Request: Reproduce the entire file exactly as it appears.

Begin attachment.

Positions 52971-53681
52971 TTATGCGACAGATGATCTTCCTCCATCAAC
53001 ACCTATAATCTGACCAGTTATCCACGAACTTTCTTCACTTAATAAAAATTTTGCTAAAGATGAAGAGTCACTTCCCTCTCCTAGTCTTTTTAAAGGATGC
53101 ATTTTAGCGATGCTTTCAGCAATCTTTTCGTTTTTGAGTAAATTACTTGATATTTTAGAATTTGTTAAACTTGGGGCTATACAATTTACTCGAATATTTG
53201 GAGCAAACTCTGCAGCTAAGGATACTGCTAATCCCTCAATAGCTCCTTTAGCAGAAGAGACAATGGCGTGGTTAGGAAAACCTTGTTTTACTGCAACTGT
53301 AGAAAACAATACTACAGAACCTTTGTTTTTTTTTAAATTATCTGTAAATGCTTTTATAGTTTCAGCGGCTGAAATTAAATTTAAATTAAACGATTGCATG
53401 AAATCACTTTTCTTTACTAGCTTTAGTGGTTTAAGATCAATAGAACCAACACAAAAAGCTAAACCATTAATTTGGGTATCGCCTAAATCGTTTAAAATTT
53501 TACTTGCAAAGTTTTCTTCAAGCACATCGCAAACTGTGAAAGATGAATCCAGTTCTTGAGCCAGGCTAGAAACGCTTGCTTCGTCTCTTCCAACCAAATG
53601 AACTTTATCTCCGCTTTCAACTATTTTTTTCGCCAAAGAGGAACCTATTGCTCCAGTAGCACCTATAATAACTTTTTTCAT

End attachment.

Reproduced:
Positions 52971-53681
52971 TTATGCGACAGATGATCTTCCTCCATCAAC
53001 ACCTATAATCTGACCAGTTATCCACGAACTTTCTTCACTTAATAAAAATTTTGCTAAAGATGAAGAGTCACTTCCCTCTCCTAGTCTTTTTAAAGGATGC
53101 ATTTTAGCGATGCTTTCAGCAATCTTTTCGTTTTTGAGTAAATTACTTGATATTTTAGAATTTGTTAAACTTGGGGCTATACAATTTACTCGAATATTTG
53201 GAGCAAACTCTGCAGCTAAGGATACTGCTAATCCCTCAATAGCTCCTTTAGCAGAAGAGACAATGGCGTGGTTAGGAAAACCTTGTTTTACTGCAACTGT
53301 AGAAAACAATACTACAGAACCTTTGTTTTTTTTTAAATTATCTGTAAATGCTTTTATAGTTTCAGCGGCTGAAATTAAATTTAAATTAAACGATTGCATG
53401 AAATCACTTTTCTTTACTAGCTTTAGTGGTTTAAGATCAATAGAACCAACACAAAAAGCTAAACCATTAATTTGGGTATCGCCTAAATCGTTTAAAATTT
53501 TACTTGCAAAGTTTTCTTCAAGCACATCGCAAACTGTGAAAGATGAATCCAGTTCTTGAGCCAGGCTAGAAACGCTTGCTTCGTCTCTTCCAACCAAATG
53601 AACTTTATCTCCGCTTTCAACTATTTTTTTCGCCAAAGAGGAACCTATTGCTCCAGTAGCACCTATAATAACTTTTTTCAT